An investigation of poor women's micropreneurship and their experiences of microfinance in rural south-east Nigeria.
Dr Lin Xiong firstname.lastname@example.org
Alistair R. Anderson
This study set out to understand how one of the poorest, most disadvantaged groups - rural African women - perceive and experience microfinance in the context of extreme poverty. The study employed a qualitative method and purposefully sampled thirty poor rural women entrepreneurs in five villages of South-East Nigeria. Data collected from participant observation, five focus groups and thirty interviews were analysed thematically using the Sustainable Livelihoods Framework (SLF) to develop insight about the many complexities of livelihoods of rural women entrepreneurs. The study therefore contributes to business scholarship by improving our understanding the perceptions and experiences of rural women about microfinance. The analyses demonstrated that poor women entrepreneurs rely on family to operate their microbusiness and in return sustain the family from the business. The family, as an influential institution, with attendant norms and obligations, informs women's entrepreneurial response and family roles. For these poor women, their priorities revolve around providing necessities for their family and paying for their children's education - clearly a livelihood for survival, not economic maximisation. In their opinion, microcredit is debt and presents a great risk with terrible consequences. The practicalities of their reality means that the potential benefits that microcredit could present may be easily swallowed by its perceived dangers. This is because the complexities introduced by vulnerability and basic consumption needs of the household can impact on the prompt repayment of loans. Therefore, microfinance providers should understand that microcredit is viewed differently by the very poor, and they should endeavour to tailor microfinance in such a way that will support women to fulfil their family and business roles by reducing barriers affecting access to microfinance.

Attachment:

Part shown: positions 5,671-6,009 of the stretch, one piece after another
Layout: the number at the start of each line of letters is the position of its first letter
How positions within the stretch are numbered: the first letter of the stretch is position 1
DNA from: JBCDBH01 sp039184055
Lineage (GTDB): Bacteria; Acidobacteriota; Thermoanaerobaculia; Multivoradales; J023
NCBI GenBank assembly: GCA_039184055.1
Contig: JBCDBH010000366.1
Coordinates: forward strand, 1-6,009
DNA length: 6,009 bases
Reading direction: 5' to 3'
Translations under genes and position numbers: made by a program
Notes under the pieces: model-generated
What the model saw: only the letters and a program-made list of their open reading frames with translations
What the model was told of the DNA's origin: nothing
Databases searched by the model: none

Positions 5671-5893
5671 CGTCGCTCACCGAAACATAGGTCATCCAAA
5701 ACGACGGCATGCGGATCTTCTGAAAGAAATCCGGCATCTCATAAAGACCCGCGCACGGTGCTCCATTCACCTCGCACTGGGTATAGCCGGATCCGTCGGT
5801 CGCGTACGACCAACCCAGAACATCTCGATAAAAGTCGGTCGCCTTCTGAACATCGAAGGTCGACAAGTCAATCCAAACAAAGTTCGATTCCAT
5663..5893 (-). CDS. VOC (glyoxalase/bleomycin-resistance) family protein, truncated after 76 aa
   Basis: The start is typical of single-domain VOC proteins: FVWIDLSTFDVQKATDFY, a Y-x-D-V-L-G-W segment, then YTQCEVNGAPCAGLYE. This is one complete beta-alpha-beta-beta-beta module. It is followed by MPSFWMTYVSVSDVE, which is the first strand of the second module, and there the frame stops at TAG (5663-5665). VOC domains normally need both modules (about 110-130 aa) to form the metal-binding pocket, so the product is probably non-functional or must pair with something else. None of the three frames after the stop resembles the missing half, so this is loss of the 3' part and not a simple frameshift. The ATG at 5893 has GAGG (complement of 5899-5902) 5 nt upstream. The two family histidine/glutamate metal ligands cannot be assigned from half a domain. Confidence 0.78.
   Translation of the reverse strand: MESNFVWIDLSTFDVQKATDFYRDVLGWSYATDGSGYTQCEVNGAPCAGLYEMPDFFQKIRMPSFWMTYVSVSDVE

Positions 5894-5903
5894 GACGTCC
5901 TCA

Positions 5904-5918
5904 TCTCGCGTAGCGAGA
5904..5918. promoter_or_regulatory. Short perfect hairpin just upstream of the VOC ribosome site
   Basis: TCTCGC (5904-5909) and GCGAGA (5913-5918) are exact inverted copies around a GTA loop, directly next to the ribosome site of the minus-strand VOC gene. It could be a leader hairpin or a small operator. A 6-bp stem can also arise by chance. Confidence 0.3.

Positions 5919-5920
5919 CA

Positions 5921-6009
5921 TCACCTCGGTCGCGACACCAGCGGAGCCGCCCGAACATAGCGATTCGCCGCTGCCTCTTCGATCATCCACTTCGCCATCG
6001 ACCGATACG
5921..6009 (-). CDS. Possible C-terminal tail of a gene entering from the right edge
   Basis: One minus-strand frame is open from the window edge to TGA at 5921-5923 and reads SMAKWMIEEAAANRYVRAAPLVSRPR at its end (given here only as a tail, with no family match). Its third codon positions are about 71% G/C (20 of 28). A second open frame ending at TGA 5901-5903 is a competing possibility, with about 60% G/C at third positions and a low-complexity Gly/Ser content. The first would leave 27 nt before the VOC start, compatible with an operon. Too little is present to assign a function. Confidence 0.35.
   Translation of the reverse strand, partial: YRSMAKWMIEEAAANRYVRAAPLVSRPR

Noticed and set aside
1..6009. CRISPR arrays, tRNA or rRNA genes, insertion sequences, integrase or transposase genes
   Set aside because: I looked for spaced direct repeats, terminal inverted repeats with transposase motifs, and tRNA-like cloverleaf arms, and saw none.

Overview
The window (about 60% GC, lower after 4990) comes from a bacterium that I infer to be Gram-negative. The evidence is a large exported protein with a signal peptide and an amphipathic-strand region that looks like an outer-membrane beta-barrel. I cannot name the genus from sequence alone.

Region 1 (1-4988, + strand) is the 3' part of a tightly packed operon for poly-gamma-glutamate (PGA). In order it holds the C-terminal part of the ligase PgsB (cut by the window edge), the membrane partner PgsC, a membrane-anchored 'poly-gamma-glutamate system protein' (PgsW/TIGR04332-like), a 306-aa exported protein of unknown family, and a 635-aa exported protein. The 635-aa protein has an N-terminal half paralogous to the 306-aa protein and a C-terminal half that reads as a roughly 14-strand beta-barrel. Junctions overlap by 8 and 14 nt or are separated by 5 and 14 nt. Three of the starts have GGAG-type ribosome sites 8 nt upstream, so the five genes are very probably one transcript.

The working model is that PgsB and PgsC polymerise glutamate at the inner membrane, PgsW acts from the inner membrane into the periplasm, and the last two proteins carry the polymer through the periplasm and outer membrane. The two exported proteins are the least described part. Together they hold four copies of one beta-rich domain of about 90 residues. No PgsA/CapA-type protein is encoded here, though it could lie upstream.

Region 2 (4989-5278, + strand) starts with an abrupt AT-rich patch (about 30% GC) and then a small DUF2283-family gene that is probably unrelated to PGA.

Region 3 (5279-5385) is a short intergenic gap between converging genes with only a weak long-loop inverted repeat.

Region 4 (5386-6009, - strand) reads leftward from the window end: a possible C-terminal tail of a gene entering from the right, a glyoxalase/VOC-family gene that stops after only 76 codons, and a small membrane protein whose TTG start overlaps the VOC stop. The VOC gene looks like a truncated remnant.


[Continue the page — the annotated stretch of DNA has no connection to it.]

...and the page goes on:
UKANWA, I. 2021. An investigation of poor women's micropreneurship and their experiences of microfinance in rural south-east Nigeria. Robert Gordon University, PhD thesis. Hosted on OpenAIR [online]. Available from: https://doi.org/10.48526/rgu-wt-1447375
|Sep 8, 2021
|Publicly Available Date
|Sep 8, 2021
|Microfinance; Home economics; Family businesses; Small businesses; Rural businesses; Poverty; Micropreneurship; Women; Nigeria
UKANWA 2021 An investigation of poor womens micropreneurship
Copyright: the author and Robert Gordon University
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